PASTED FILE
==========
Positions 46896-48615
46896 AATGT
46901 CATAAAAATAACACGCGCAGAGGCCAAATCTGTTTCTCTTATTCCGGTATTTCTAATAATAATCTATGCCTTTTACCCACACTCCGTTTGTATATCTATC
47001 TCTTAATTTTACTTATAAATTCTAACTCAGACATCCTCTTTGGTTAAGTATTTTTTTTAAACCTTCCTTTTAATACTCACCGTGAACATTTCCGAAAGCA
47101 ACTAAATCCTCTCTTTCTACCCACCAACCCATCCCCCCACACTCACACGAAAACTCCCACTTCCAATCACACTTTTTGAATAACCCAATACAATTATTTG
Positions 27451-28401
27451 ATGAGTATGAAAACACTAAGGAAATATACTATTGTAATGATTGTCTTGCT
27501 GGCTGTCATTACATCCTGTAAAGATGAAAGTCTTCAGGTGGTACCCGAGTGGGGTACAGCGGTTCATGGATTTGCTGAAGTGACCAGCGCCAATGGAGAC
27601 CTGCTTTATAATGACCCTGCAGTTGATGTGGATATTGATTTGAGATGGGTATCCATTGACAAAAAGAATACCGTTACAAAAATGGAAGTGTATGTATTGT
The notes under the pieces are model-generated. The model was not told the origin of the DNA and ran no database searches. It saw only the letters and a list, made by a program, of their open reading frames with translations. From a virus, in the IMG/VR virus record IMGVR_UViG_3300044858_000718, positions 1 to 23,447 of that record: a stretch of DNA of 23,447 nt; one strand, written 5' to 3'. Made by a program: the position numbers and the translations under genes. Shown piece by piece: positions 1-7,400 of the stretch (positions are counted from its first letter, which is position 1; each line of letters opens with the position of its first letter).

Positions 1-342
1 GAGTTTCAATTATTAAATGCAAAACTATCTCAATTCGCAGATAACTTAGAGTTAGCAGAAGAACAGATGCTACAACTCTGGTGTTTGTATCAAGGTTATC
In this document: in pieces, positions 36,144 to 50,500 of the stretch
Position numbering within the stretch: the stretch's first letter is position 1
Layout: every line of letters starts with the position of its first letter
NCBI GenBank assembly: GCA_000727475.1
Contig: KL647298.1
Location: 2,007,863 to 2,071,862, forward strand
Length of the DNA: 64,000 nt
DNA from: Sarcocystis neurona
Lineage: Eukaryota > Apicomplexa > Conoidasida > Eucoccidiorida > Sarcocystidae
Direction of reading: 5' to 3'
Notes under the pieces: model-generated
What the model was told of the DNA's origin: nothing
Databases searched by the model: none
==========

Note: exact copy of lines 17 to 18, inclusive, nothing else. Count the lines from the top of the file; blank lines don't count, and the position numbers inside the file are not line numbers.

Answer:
Contig: KL647298.1
Location: 2,007,863 to 2,071,862, forward strand